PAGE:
Have you heard the creaky rusty-hinge song of the Rusty Blackbird lately? Historical accounts paint pictures of an abundant species, easily observed in boreal forest wetlands during the breeding season and wooded wetlands throughout the winter. These days, birders are lucky to catch a glimpse of these often-overlooked birds; Rusty Blackbirds have experienced one of the steepest population declines of any once-common North American bird. Estimates from the last decade suggest that Rusty Blackbirds have experienced an 85-99% population drop over the past 40 years. For the past decade, scientists have been seeking to unlock the secrets of the enigmatic Rusty Blackbird population crash.
IRBWG members like me have spent time examining migration and movement of the species, breeding behaviors and nesting data, habitat usage in all seasons, and outside pressures from pollution to predators to other competing species. Connecticut is only a migratory and limited wintering region for the species but there is still plenty to document. We often still do not know the basics such as what other species they associate with, what they are feeding on, which habitats and locations are the most productive in the winter, significant stopover sites, the sex and age of birds at these various times and places, and so much more. I have recorded all that is possible about the species whenever I have encountered it and continue to try to bring attention to their decline. The Rusty Blackbird Winter Blitz was run in a two-week period in 2009-2011, and we will once again be asking for the public's help in March and April 2014 during the Rusty Blackbird Spring Migration Blitz.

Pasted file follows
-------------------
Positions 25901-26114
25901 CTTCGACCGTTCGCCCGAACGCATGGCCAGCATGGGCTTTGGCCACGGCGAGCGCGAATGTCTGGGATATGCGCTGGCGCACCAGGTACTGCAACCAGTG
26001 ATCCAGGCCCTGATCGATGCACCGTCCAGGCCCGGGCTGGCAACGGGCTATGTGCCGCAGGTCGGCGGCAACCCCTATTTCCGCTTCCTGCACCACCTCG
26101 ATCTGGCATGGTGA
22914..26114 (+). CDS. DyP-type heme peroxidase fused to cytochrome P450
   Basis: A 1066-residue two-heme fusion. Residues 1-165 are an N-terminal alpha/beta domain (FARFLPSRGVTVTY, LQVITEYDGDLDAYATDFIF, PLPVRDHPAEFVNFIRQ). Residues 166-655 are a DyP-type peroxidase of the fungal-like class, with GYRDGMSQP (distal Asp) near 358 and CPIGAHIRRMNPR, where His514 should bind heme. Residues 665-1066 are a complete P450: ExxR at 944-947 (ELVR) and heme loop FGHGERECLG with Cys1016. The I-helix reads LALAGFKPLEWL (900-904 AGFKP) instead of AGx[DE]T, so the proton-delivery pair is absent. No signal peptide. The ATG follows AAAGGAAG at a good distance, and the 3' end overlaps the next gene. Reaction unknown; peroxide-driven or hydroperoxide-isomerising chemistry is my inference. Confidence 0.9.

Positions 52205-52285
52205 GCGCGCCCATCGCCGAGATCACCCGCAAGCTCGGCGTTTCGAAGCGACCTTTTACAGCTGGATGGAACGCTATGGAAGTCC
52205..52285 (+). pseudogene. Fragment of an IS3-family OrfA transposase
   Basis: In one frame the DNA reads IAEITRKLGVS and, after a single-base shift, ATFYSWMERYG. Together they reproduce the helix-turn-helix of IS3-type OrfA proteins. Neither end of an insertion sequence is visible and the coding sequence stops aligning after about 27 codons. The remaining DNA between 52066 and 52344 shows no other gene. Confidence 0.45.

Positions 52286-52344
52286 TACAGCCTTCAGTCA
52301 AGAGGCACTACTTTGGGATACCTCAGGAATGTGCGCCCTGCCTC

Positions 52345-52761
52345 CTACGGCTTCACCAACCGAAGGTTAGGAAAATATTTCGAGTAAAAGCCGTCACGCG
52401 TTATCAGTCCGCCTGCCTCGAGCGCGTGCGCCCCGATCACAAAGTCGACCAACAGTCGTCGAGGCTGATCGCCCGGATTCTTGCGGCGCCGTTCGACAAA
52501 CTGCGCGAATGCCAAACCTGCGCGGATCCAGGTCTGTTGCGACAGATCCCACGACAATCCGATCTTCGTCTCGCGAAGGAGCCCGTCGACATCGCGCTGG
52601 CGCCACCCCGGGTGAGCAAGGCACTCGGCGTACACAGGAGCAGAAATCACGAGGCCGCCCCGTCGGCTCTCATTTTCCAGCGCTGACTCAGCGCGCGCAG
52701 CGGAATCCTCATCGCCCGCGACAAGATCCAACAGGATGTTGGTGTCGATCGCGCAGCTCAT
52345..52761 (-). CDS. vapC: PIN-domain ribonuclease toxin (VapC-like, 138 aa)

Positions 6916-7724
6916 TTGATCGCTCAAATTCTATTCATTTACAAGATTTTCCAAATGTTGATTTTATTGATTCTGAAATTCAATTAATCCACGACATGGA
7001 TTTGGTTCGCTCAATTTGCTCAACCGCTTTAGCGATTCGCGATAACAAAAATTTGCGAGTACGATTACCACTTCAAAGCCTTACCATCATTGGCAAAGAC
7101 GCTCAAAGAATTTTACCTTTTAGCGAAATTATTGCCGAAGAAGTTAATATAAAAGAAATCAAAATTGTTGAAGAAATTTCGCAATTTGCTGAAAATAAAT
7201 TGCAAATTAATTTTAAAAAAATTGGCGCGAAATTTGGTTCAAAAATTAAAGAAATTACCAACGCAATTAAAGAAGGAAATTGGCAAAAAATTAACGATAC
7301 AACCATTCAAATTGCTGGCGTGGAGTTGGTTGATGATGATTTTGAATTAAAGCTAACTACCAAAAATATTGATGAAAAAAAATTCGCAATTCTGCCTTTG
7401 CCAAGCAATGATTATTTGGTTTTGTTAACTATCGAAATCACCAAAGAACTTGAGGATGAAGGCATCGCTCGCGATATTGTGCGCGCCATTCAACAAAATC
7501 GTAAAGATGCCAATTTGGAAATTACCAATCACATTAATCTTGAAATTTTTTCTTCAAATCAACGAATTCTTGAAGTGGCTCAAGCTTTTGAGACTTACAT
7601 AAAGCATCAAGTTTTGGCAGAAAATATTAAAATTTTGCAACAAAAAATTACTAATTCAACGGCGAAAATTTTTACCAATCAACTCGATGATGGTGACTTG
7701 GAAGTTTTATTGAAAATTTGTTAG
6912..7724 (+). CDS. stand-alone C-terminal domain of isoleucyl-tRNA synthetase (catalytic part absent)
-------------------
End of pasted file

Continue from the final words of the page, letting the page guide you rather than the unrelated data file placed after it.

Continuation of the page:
One part of the eBird piece that I feel is important to discuss here involves a great insight made by Sam Droege of USGS within the discussion list of the IRBWG. Above you can see I quoted that it is believed, "Rusty Blackbirds have experienced an 85-99% population drop over the past 40 years", a staggering number in itself. However, this is really underestimating their plight and discounting their nearly unfathomable downfall. The key part is "over the past 40 years" as it excludes everything prior to about 1970 and the era of the Breeding Bird Survey. In the late 19th century the species was far more common than the mid to late 20th century. I would speculate that we are probably looking at drop near 99% if one was to go back 100 or 125 years in the history of the species. Sam is right in that we often incorrectly have a tendency to discount any data or information much older than a generation. While it may be much more abstract in nature all of those scientists writing down their observations a century ago should not be forgotten, and we should remember that we are dealing with a bird that is in an extremely treacherous and perhaps fatally silent spiral towards extinction.